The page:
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In Computer Literacy for the Mac, author Garrick Chow walks through the skills necessary to use Mac computers comfortably, while improving learning, productivity, and performance. This course focuses on the Apple Mac OS X operating system and offers a thorough introduction to computers, networks, and computer peripherals such as printers, digital cameras, and more. In addition, basic procedures with software applications, the Internet, and email are covered. Exercise file accompany the course.
This course also includes chapter-level assessments for use as instructional aides. To download the assessments, click the following link: Computer Literacy Assessments. The file contains an assessment movie, chapter-level assessments, and answer keys.
All of Apple's current lineup of Macs, as well as many older models of Macs, include a piece of technology called Bluetooth. Bluetooth is a short range wireless technology, mostly used to reduce the need for wires and cables in personal devices. You are probably familiar with this technology in the form of Bluetooth headsets, which many people use to talk on their mobile phones. But Bluetooth is also used for many other types of devices, including computer mice and keyboards. Especially if you regularly use an Apple Notebook computer, like the MacBook or MacBook Pro, you probably want to consider purchasing and using an external mouse or keyboard.
Now you can purchase wired versions of these devices that plug into your Mac's USB ports, but for a little more money, you can eliminate the wires and use a Bluetooth mouse or keyboard. I carry around a Bluetooth mouse with my MacBook Pro because I find it much easier to use than the MacBook's trackpad, especially for an extended period of time. Now because we are dealing with wireless technology, we have to make sure that your device and your Mac recognize each other, and that someone nearby is not using a Bluetooth device that can take control of your Mac. You accomplish this process by performing a task called pairing your devices. Let's take a look at how we do this.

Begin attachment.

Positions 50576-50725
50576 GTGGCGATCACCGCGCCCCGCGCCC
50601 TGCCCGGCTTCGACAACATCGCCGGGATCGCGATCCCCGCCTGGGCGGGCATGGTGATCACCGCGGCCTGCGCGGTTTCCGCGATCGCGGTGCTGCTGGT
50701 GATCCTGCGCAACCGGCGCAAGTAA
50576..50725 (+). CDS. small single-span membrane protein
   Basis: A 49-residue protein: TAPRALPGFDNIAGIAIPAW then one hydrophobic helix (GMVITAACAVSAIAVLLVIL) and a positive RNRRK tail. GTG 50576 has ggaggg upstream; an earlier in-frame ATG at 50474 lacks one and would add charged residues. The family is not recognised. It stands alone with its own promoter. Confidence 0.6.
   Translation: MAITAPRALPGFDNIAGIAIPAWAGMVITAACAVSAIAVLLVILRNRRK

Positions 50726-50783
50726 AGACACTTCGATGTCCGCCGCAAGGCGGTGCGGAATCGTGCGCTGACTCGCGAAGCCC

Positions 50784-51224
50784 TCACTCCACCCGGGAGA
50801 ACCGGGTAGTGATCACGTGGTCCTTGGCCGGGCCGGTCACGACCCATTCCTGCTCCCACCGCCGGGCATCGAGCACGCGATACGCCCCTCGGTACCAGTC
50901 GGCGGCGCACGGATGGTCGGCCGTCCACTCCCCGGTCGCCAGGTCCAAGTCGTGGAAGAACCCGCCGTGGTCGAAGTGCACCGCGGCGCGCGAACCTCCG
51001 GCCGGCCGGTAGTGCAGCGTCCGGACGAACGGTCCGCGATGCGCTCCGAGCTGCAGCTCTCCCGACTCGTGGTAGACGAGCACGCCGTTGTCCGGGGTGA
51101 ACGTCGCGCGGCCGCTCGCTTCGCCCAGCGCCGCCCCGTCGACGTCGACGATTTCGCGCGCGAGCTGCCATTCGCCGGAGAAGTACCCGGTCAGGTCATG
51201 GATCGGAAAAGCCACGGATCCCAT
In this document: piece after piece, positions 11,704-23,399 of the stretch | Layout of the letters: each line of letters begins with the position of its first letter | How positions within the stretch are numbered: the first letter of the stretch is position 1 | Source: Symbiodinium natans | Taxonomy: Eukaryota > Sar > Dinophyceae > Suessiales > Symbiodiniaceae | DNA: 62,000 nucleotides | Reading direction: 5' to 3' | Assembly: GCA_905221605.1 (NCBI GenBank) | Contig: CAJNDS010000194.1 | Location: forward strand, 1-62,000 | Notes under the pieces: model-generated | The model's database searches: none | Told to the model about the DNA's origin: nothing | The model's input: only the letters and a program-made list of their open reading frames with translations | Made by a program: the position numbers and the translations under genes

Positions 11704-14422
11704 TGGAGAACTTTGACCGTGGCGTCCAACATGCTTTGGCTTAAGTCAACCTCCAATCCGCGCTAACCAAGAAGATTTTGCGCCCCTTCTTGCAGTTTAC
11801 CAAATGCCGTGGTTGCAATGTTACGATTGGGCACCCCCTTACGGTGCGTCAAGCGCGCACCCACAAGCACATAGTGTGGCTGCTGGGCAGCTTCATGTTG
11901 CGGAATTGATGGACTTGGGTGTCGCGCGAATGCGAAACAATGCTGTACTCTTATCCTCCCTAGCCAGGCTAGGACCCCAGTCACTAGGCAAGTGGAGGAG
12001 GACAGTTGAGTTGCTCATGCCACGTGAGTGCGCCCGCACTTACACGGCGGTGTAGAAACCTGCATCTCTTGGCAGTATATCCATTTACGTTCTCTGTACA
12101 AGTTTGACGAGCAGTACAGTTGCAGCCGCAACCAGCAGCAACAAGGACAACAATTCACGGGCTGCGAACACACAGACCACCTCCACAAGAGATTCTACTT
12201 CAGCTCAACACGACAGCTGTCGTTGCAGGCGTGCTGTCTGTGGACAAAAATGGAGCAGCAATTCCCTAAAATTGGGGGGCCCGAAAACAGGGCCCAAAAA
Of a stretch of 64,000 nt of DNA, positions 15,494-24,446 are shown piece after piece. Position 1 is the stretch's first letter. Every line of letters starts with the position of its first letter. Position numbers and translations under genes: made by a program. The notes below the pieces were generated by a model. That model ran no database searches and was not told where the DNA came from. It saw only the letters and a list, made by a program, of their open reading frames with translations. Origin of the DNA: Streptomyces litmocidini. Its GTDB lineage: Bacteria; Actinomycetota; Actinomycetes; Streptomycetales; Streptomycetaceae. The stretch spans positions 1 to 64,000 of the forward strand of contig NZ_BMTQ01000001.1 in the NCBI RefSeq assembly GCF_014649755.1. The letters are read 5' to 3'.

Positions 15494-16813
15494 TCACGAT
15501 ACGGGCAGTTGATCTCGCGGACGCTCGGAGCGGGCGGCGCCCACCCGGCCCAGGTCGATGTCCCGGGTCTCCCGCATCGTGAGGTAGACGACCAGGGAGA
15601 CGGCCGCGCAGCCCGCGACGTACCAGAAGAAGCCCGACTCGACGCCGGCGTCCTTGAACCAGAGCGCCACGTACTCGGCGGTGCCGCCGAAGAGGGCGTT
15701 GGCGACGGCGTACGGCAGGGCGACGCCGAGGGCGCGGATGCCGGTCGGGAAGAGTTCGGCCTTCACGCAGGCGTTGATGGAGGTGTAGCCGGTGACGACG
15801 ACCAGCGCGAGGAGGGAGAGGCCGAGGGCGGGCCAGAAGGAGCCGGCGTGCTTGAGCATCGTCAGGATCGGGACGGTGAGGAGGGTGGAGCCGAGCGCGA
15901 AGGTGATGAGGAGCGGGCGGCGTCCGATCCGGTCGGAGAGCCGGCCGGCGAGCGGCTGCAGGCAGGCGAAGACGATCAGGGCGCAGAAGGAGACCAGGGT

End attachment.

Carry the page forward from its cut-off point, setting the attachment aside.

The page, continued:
For example, I am going to set up a Bluetooth mouse. Start by clicking the Apple menu and choosing System Preferences, then click Bluetooth, and you will only see the Bluetooth option if your Mac has Bluetooth. Here, you will find any devices you have previously paired with your Mac. If you haven't paired any devices before, you will see No Devices, and you will see a button to set up a new device. So I will click Set Up New Device. I get this message telling me that my Bluetooth Hardware is turned off. I usually turn it off to conserve battery power on my MacBook, but obviously I need to turn it on to use a Bluetooth mouse, so I will click the option to turn Bluetooth on.
So at this point, my Mac is searching for any nearby Bluetooth devices. Now, in order for it to discover Bluetooth devices, the device has to be placed in Discoverable mode, sometimes called Pairing mode. This is a state in which the device is sending out a here-I-am signal. You will have to check the instructions for whatever devices you are trying to pair with your Mac to see how to put it into this mode. I will go ahead and put my mouse into Discoverable mode, and there is my mouse. With it selected, I will click Continue, and after a few moments, I am told my pairing was successful, and I can now use my mouse, which I am using right now.
Now depending on your device, you might have been prompted to type in a passcode in order to complete the pairing process. This is an extra security measure some devices use to make sure the person controlling the computer is the one who wants to pair with the device. If your device requires a pass code, you will find that code in your instruction manual. I will click Quit to close the Bluetooth Setup Assistant. So at this point, my mouse is paired with my Mac, and you only have to do this pairing process once, by the way. After pairing, you should be able to turn on your mouse and start using it right away. Now, in my Bluetooth Control panel, you can see my mouse appears as one of my Bluetooth items.
If I wanted to pair another item, I could just click the Plus button. Now while you are in here, you might also want to check the option to Show Bluetooth Status in the Menu bar, which you can see puts a little Bluetooth symbol in the Menu bar up here. You can click that to display your paired devices. The ones in bold, like the MSI Mouse that we see right here, are the ones that are currently connected to your computer, and you can also choose to disconnect or reconnect it from here as well. Now, if you ever want to un-pair your mouse from your Mac, just go back to Bluetooth Settings, select your device, and click the Minus button, click Remove to confirm that you do want to remove this device, and at that point your mouse will no longer work with your Mac until you pair them again.
So this pairing process is the same, regardless of the type of device you are using. Just put your device into a pairing or Discoverable mode, open up System Preferences, and run the Bluetooth Setup Assistant.
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